David Richard-US PRESSWIRE
I already touched on the receivers he has at his disposal and briefly on his backfield-mate, Trent Richardson.
As you fans know, your Cleveland Browns run a version of the West Coast offense. Just what that version will become with Weeden at the helm is yet to be seen, but what it could be is very similar to what Shurmur’s offense looked like in 2010 when he was the St. Louis Rams’ offensive coordinator.
That season he had 2010 No. 1 overall draft pick Sam Bradford, who was a top-20 fantasy quarterback as a rookie, throwing for 3,512 yards, 18 touchdowns and 15 interceptions.
Bradford had RB Steven Jackson with him in the backfield, and though he was a top-15 fantasy back that year, the Rams ran the ball just 40.74 percent of the time—ranked 25th NFL-wide. Last season, the Browns ranked 20th, running the ball 40.53 percent of the time. Even his offenses in Philadelphia when serving as Donovan McNabb’s position coach ran the ball far less often than they passed it.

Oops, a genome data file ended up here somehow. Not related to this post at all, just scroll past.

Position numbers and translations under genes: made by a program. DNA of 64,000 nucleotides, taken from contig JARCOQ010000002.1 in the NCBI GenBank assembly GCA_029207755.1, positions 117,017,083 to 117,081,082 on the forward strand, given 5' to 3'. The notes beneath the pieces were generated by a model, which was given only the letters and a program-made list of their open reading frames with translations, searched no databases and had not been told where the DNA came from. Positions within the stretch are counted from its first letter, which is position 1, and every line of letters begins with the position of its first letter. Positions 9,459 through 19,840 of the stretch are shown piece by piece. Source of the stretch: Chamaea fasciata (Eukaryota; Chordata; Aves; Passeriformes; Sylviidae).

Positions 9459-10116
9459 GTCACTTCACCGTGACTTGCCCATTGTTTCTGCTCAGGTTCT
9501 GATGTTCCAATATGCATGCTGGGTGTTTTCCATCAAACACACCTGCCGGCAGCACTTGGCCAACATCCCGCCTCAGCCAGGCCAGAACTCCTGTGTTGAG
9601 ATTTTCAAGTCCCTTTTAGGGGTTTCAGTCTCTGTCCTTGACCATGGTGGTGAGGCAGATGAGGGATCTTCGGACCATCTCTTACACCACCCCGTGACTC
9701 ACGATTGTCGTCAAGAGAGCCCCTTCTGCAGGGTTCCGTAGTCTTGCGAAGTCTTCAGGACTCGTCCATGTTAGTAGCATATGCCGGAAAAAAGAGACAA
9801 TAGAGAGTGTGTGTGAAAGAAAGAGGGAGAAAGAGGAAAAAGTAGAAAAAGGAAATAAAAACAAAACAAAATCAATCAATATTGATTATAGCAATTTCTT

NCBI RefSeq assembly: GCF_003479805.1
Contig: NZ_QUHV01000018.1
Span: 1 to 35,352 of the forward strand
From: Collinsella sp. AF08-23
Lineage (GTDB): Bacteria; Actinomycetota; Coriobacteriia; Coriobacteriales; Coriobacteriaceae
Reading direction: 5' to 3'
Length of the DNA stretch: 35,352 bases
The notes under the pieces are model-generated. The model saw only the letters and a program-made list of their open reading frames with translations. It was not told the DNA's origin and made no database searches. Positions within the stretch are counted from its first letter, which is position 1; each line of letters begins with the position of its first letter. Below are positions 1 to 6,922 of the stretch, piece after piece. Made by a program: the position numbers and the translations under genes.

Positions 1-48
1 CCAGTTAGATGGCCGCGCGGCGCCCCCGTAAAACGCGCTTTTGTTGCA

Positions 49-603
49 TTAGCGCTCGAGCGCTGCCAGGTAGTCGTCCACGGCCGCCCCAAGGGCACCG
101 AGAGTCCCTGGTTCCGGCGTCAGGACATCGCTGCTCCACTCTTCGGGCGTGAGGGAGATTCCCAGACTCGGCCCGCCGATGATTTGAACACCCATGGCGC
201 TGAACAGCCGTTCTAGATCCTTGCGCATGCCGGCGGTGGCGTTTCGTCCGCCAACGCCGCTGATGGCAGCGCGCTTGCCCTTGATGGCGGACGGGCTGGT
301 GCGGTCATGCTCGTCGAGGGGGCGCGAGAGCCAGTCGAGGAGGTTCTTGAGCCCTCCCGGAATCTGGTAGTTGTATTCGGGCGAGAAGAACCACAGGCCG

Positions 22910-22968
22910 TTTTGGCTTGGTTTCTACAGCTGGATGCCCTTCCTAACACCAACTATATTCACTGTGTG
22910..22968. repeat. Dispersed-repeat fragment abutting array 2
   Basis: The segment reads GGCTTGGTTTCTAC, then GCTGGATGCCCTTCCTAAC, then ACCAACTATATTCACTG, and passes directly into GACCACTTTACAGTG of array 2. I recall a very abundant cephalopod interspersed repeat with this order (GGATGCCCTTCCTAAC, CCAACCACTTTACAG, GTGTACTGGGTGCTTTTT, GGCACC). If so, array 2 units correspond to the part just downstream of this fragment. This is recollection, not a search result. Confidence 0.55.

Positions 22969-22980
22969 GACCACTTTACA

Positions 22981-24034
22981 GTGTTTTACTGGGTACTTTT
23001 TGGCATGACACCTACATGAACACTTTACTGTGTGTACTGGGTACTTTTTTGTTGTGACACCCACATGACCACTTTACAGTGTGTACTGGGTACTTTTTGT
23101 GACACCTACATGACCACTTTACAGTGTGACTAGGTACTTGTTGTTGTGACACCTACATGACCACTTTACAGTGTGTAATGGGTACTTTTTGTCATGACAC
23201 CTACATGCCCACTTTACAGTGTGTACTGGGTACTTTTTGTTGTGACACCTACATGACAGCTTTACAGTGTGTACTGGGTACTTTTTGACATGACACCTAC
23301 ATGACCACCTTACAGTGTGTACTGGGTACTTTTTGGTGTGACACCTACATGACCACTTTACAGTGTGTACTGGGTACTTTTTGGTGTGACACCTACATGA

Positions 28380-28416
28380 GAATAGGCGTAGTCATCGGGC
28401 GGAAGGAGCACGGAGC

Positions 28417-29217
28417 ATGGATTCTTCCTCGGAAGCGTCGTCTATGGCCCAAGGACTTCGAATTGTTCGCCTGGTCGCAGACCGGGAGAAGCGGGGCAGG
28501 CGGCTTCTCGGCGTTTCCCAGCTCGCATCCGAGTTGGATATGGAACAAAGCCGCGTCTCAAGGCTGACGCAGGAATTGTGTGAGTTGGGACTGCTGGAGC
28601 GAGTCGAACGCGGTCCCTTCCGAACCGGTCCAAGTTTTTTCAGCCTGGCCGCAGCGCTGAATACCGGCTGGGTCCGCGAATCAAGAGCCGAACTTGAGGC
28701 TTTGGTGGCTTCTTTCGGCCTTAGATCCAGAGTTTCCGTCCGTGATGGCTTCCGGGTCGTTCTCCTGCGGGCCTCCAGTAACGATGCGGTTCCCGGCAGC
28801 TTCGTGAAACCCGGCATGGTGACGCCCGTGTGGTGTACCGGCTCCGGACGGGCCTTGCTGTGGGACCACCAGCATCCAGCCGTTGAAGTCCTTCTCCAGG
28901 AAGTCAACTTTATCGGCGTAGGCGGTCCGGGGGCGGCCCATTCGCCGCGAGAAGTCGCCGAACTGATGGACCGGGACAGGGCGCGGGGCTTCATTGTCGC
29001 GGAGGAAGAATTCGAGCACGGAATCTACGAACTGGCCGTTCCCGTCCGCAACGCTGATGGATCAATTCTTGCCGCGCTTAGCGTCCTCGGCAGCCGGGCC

This year’s offense may break that mold.
Shurmur and his rookie quarterback need to utilize their new workhorse if Weeden is to be successful. Despite being the No. 3 overall pick this past April, the former Alabama running back has less pressure on him than does Weeden.
Richardson will touch the ball less than half the time the offense is on the field. Weeden will—hypothetically—be in control of the pigskin every offensive play during this 2012 season. Hypothetically, of course, because if he falls flat on his face there’s a chance McCoy is given one last, fleeting opportunity while Brandon gets it right.
I understand many of you do not want that to happen.
But keep in mind that the Cleveland Browns franchise has never had extended success with a first-round quarterback—excluding Bernie Kosar, on whom they used a first-round pick in the 1985 supplemental draft.
Harry Agganis (1952), Bobby Garrett (‘54), Mike Phipps (’70), Tim Couch (’99), Brady Quinn (’07). All first-round picks. All busts.
Let’s hope Weeden is more like Kosar—and then some.